FCC”)); see also 47 C.F.R. § 22.909. MSA analysis in this Order refers to these modified MSAs unless otherwise
noted.
84 Pricing Flexibility Order, 14 FCC Rcd at 14261, para. 76.
85 The Pensacola, Florida MSA (“Pensacola MSA”) encompasses the counties of Escambia and Santa Rosa, city of
Pensacola, employment centers such as Naval Air Station Pensacola and the University of West Florida. The
Pensacola MSA also includes Jay, Florida, an agricultural town approximately 50 miles from Pensacola on the other
side of the Escambia River Wildlife Management Area. The density of business establishments in the Jay, Florida
ZIP code (32565) is about 0.37 per square mile, whereas the density of business establishments in the City of
Pensacola (approximated by ZIP codes 32501-4) is about 100 per square mile. The density of business
establishments across the entire Pensacola, FL MSA is about 6. See, e.g., Commander Navy Installations Command
Naval Air Station Pensacola, http://www.cnic.navy.mil/pensacola/ (last visited Aug. 13, 2012); University of West
Florida, http://www.uwf.edu/ (last visited Aug. 13, 20102) Town of Jay, Florida, http://townofjayfl.com/about.htm
(last visited Aug. 13, 2012); Esacambia River Wildlife Management Area,
http://myfwc.com/viewing/recreation/wmas/cooperative/Escambia-River (last visited Aug. 13, 2012). Business
establishment data are from U.S. Census Bureau. U.S. Census Bureau, County Business Patterns/ZIP Code
Business Patterns (2009), ftp://ftp.census.gov/econ2009/CBP_CSV/zbp09totals.zip; see also U.S. Census Bureau,
County Business Patterns (ZBP), http://www.census.gov/econ/cbp/index.html (last visited Aug. 13, 2012). The
number of business establishments was normalized to square miles using U.S. Census Bureau data. U.S. Census
Bureau, ZIP Code Tabulation Areas (2010), http://www.census.gov/geo/ZCTA/zcta.html (last visited Aug. 13,
2012). Establishment density was calculated by summing the establishment counts across the sets of ZIP codes that
approximate the geographic extent of regions estimated (i.e., the city of Jay, the city of Pensacola and Pensacola
MSA) and dividing by the total area of the ZIP code set.
86 The Atlanta, Georgia MSA (“Atlanta MSA”) includes Fulton and De Kalb counties, which encompass the city of
Atlanta, and Butts County, which encompasses Flovilla, Georgia. See 1992 MSA/RSA Public Notice, 7 FCC Rcd at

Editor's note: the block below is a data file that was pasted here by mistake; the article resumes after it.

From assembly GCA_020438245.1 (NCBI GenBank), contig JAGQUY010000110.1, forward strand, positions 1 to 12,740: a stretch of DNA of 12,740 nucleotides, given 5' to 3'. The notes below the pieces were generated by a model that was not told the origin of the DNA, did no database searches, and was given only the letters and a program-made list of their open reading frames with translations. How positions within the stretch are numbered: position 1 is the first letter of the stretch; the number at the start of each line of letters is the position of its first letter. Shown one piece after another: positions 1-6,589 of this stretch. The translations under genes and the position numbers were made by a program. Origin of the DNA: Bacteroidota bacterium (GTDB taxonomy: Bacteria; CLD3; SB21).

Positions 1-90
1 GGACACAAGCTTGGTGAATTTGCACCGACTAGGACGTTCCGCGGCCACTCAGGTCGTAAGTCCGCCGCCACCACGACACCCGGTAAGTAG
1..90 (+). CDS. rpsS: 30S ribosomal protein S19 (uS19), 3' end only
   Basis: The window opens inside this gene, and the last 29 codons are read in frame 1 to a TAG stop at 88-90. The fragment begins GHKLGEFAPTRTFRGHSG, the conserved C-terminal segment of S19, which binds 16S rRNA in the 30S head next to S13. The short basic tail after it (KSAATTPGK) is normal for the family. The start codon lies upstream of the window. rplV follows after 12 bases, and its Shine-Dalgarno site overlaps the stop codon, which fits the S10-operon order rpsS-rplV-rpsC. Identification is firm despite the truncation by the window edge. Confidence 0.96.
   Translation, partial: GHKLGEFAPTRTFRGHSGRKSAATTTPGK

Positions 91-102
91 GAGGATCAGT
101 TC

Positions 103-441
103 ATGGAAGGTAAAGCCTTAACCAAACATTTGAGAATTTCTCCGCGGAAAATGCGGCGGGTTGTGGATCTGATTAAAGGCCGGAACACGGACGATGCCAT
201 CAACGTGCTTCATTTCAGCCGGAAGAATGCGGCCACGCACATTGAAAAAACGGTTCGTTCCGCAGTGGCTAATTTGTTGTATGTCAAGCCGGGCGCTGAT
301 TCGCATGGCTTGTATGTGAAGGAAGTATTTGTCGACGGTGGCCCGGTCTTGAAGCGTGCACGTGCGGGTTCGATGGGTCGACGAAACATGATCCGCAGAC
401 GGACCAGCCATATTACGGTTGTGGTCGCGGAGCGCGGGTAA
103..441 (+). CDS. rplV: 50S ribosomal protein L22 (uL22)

743; OMB 2009 MSA Update. Atlanta houses major employers such as Coca-Cola Company and CNN and has
about 99 business establishments per square mile. In contrast, ZIP Code 30216 (Flovilla, Georgia) covers the city of
Flovilla and contains 13 business establishments in total. The average business density for ZIP Code 30216 is about
0.43 per square mile, but even if we assumed all 13 establishments are within the two square mile city of Flovilla,
Flovilla’s business establishment density would be about 6.5. Business establishment data are from U.S. Census
Bureau, County Business Patterns/ZIP Code Business Patterns (2009), available at
ftp://ftp.census.gov/econ2009/CBP_CSV/zbp09totals.zip (last visited Aug. 13, 2012). The number of business
establishments was normalized to square miles using U.S. Census Bureau data. U.S. Census Bureau, ZIP Code
Tabulation Areas (2010), http://www.census.gov/geo/ZCTA/zcta.html (last visited Aug. 13, 2012). Establishment
density was calculated by summing the establishment counts across the set of ZIP codes that approximate the
geographic extent of the city of Atlanta, GA and dividing by the total area of the ZIP code set.
14

Federal Communications Commission

FCC 12-92

29. Proxies for Competitive Showings. For the sake of administrative convenience, the
Commission adopted proxies for competition designed to allow price cap LECs to make the required
showings, “with a minimum of administrative burden for the industry and the Commission.” 87
Specifically, the Commission chose to “rely on collocation as a proxy for irreversible, sunk investment”
in special access facilities and services.88 Collocation – as used in the competitive showing rules – is an
offering by an incumbent LEC whereby a requesting telecommunications carrier’s transmission
equipment is located, for a tariffed charge, at the incumbent LEC’s central office.89 The Commission
predicted that collocation by competitors in incumbent LEC wire centers would be a reliable indicator of
competition because collocation typically represented a financial investment by a competitor to establish
facilities within a wire center.90 The Commission predicted that the collocation-based competitive
showings would “provide a bright-line rule to guide the industry” and “an administratively simple and
readily verifiable mechanism for determining whether competitive conditions warrant the grant of pricing
flexibility.”91
30. The Commission established bright line “triggers” based on the extent of collocation within
an MSA that it expected would allow a price cap LEC to demonstrate that market conditions in a given